Friday, May 04, 2007

The Misdirection of Glatt

Unfortunately, today, even the actual term "Glatt" is misleading. When I lived in Israel as a kid, my father used to pick up the salads for kiddush in our shul. Someone came up to him and asked them if they were glatt kosher. My father, not sure what else to say, replied, "sure, they check the lungs on the eggplants."

Way too many people, people who are otherwise perfectly frum, have no idea what glatt actually means, and the industry has used that ignorance in its marketing.

Now, I'm not looking to start a new movement for kulas. I'm trying to put things back the way they were. Economically, it'd be better for everyone.

According to Rabbi Harry Maryles:

"The Shechita business has always been plagued with standards issues. Some meat packing houses being concerned more with profits that the standards of Kashrus... have employed questionable Shochtim who are barely Shomer Shabbos. They were usually imported Israelis ...single men whose public religious behavior left a lot to be desired. These are not the kind of people you want responsible for Kosher slaughtering. They were trained in the mechanics of how to Shecht but they were not Yerei Shamayim.

There was also the issue of mass production. The demand for Kosher meat outweighed the level of Kosher meat produced. This resulted in some questionable Psak about which lungs (the organ that is checked to see if it has any adhesions that would make it treif) looked Kosher.

I had a friend who ran the union for such Shochtim and he was plagued with problems of actual Kashrus. Glatt, he told me was not even an issue anymore. All meat was glatt. Anything which required removal of a blemsih in a kosher way thus making it Kosher but not Glatt was not deemed worthy of the time it takes to do it and was just thrown into the Treif pile which was automatically sold to the non Kosher market.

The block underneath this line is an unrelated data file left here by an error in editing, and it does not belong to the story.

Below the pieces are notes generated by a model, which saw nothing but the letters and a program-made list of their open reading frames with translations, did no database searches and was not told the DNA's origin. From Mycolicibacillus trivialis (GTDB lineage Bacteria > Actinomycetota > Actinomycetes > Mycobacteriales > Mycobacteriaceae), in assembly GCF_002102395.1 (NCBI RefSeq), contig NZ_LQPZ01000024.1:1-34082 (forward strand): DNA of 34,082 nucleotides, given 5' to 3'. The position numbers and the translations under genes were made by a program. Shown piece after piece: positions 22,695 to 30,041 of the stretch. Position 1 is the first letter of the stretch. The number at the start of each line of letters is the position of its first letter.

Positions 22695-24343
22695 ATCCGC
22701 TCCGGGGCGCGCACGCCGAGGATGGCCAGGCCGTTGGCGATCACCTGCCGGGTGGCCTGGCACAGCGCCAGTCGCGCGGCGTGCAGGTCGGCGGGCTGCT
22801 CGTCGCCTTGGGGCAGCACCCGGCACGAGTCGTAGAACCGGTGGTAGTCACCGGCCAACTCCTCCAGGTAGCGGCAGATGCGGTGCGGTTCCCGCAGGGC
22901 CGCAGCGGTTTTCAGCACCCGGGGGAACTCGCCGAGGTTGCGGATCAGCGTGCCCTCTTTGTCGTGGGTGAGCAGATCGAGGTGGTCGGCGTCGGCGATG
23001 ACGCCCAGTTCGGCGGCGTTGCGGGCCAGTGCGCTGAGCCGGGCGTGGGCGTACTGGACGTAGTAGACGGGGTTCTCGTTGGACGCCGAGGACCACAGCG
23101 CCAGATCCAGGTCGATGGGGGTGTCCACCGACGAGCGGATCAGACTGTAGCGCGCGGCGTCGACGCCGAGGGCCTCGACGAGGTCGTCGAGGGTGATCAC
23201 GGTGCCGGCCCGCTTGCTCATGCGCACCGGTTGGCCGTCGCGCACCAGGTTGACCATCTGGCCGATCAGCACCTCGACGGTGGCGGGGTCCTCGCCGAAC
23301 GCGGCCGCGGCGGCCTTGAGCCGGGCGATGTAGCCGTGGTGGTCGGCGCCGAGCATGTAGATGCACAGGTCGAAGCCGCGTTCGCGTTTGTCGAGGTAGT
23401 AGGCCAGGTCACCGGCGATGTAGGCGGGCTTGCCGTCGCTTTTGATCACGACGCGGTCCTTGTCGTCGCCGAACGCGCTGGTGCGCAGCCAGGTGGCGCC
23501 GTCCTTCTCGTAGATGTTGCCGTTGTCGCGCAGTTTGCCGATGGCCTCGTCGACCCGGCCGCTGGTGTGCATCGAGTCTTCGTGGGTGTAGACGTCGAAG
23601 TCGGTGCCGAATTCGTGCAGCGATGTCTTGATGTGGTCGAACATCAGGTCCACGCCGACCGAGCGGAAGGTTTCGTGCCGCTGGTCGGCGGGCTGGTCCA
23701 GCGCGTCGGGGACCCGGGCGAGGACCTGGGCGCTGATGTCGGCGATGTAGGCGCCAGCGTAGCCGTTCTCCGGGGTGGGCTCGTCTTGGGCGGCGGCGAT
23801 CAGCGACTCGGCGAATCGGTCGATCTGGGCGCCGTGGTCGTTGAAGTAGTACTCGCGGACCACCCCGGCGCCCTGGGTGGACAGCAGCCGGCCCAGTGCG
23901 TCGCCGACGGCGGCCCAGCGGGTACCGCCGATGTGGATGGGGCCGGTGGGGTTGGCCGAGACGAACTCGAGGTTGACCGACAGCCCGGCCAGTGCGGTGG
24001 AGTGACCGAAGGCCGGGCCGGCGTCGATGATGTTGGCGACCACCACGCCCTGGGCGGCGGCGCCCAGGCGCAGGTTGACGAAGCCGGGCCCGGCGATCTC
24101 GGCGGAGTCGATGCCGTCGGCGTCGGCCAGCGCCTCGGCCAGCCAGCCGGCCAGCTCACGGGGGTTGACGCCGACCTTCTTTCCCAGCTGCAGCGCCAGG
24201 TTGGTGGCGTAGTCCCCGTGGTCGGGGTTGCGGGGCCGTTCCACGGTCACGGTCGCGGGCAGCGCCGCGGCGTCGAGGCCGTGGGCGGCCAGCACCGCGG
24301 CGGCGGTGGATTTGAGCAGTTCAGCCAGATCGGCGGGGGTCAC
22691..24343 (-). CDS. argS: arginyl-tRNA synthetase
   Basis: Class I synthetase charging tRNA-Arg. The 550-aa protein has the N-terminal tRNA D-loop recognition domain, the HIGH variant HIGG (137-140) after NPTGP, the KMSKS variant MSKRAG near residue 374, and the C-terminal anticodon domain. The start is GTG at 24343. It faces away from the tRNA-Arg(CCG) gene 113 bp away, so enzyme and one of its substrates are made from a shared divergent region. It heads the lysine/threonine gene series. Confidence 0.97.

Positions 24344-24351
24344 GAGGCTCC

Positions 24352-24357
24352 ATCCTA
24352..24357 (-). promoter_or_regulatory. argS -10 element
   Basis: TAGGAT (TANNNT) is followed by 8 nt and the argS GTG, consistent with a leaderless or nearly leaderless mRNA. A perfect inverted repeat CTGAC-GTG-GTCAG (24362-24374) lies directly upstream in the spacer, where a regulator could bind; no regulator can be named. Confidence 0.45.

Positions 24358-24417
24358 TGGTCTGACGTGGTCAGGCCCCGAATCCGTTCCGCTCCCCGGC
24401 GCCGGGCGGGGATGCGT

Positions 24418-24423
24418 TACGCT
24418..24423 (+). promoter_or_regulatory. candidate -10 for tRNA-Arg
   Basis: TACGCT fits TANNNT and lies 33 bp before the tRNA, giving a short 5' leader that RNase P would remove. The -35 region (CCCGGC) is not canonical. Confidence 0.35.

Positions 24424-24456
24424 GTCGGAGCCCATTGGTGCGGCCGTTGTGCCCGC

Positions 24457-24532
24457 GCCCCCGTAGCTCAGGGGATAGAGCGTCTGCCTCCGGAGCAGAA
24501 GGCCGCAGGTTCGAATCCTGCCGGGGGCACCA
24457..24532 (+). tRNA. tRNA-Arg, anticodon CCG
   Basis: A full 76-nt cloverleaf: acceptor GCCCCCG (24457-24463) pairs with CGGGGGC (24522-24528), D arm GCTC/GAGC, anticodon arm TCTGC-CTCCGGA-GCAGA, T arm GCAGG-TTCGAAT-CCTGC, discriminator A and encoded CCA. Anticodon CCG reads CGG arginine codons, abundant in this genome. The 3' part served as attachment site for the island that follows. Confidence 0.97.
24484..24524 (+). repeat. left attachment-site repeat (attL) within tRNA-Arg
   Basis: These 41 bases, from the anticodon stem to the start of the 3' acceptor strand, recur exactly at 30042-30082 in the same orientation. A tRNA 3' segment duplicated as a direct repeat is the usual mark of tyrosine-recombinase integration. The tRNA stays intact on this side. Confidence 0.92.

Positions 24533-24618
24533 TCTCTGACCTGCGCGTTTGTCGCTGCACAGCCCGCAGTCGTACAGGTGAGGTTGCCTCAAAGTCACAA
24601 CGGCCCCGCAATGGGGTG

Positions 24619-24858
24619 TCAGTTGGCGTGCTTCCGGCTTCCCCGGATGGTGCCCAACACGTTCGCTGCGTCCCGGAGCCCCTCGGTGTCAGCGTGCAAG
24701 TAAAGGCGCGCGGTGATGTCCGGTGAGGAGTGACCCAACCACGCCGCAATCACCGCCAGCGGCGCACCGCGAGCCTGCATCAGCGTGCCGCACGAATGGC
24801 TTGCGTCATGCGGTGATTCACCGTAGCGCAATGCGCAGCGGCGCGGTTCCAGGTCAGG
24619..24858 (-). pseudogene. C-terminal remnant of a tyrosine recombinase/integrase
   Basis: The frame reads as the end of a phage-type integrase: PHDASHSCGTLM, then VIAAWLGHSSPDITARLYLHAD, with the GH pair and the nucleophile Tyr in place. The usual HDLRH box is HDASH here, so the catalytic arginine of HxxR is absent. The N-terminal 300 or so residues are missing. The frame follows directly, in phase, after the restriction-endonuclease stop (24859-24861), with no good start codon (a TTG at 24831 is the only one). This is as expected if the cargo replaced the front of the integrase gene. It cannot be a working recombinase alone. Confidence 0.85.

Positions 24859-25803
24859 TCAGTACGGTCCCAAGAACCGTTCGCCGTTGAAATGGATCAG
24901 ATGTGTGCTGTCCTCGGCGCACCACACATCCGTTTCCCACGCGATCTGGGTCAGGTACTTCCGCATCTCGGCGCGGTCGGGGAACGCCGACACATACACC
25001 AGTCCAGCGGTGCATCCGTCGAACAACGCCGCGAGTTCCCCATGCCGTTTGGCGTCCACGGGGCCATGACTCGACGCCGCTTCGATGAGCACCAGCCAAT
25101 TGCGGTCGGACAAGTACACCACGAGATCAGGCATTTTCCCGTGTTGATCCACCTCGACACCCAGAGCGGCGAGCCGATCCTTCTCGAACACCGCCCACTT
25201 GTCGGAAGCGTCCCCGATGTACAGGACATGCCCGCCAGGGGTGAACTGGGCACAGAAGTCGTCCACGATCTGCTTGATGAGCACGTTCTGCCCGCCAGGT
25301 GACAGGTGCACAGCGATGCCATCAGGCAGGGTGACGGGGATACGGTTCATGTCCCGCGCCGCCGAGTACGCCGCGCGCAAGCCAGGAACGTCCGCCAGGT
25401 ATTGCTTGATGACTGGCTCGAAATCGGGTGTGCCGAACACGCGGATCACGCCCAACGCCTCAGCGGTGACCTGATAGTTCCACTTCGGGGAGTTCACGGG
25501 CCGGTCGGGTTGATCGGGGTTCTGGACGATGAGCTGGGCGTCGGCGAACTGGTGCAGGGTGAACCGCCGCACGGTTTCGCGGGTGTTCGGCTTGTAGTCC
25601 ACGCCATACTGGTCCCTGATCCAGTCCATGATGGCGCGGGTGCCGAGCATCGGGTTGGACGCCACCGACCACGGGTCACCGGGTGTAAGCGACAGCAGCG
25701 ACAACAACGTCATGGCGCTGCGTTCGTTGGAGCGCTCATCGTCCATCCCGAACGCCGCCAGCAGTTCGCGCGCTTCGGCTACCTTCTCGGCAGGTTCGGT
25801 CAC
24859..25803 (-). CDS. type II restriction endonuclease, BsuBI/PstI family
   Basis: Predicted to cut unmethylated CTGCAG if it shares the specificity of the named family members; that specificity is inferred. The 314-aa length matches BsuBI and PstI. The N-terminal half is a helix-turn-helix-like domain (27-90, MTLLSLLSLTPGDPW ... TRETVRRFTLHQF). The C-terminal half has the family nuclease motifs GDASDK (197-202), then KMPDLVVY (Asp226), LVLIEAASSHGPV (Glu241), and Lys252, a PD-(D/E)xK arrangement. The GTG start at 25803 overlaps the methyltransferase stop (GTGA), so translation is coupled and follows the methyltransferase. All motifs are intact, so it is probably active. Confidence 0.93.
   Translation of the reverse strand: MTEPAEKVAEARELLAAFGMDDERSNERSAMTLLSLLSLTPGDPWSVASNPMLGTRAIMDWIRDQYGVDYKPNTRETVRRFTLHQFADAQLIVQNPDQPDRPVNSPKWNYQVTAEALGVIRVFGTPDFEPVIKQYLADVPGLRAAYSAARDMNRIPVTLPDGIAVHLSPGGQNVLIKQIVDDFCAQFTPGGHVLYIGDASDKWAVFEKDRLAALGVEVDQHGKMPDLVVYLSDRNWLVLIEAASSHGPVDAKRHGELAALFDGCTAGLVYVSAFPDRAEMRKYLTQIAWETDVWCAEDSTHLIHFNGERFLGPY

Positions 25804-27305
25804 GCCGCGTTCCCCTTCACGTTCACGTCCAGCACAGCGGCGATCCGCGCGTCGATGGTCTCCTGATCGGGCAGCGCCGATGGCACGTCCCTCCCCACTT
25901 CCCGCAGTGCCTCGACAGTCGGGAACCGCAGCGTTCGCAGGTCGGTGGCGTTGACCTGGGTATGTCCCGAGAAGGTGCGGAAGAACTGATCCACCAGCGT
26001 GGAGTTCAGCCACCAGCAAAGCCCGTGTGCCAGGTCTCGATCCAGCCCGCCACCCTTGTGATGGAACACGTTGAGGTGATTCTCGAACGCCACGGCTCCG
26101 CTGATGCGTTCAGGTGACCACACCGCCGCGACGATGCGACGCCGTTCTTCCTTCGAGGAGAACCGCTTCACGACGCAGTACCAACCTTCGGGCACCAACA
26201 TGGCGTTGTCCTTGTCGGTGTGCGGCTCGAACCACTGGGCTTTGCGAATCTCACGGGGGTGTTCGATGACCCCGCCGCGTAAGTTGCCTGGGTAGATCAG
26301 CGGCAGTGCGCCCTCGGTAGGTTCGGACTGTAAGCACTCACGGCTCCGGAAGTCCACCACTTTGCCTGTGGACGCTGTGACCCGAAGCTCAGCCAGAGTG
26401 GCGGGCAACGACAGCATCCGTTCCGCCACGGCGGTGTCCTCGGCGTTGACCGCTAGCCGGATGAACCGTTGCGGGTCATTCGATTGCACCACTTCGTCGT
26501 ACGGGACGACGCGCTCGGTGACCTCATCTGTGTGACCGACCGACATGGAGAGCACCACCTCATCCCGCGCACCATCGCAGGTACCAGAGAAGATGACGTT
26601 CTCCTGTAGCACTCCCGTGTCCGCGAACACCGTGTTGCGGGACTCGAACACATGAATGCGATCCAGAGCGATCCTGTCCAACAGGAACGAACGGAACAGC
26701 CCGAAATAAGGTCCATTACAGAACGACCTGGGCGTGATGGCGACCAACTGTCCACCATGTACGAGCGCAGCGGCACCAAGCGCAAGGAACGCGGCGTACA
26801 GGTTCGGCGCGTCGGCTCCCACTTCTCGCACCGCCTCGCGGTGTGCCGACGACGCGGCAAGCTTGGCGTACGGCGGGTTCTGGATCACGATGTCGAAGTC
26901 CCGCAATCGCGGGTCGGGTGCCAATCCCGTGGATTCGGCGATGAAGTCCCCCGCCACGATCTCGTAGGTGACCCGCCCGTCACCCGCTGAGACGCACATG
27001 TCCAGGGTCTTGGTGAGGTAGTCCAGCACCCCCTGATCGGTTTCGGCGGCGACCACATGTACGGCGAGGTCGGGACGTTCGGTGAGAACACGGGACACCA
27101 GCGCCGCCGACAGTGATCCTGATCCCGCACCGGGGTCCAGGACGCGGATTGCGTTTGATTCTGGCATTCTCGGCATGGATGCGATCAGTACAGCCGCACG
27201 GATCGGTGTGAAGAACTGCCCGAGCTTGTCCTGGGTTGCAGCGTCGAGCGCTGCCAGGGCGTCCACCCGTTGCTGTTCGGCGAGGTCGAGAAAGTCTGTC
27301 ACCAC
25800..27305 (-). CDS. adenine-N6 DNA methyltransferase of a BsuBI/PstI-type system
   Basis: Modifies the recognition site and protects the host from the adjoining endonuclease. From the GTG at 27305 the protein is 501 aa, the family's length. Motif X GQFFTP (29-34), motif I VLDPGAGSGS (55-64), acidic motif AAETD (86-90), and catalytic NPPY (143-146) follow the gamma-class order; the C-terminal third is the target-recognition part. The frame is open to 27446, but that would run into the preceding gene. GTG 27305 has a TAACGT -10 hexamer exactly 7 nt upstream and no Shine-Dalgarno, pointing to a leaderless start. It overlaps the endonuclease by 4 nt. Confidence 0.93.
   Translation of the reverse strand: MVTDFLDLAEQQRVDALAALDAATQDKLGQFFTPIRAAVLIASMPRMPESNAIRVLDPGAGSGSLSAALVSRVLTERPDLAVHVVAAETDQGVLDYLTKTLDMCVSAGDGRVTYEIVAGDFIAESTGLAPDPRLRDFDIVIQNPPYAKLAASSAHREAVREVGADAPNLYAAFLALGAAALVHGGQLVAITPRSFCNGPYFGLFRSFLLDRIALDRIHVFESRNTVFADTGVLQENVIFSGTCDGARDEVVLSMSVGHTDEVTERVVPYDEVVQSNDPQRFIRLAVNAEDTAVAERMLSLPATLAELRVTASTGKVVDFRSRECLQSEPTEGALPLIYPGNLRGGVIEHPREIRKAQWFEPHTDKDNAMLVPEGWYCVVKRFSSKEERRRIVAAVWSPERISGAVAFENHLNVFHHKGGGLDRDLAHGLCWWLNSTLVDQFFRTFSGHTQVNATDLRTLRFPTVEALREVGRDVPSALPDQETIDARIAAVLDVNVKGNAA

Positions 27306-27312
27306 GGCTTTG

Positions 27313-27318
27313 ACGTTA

So it isn't really about Glatt. It is about whether the Kosher label is trustworthy at all.

When a beef product is labled Glatt, that usually means it was carefully prepared along the entirety of the Kosher process, which includes ehrliche Shochtim, no compromises on Psak about adhesions, proper Koshering and all other details.

But even Glatt labels these days are not always trustworthy. Anyone can label his product Glatt. That's why one should only use products certified by a reputable Hechsher organization like the OU."

Ok, good. These were problems in the past, but since then things in the kosher slaughtering business have changed. The companies are a lot more organized, their techniques and practices have much improved in the last twenty-thirty years, and things are run differently now than they were back then. There is also the question of the kosher slaughterhouses creating a deliberate shortage to raise the prices (this from a reliable source who is intimately connected with the kosher meat business). It's assur to charge inflated prices for things. I believe this is included in the lav of accurate weights and measures and charging correct prices.

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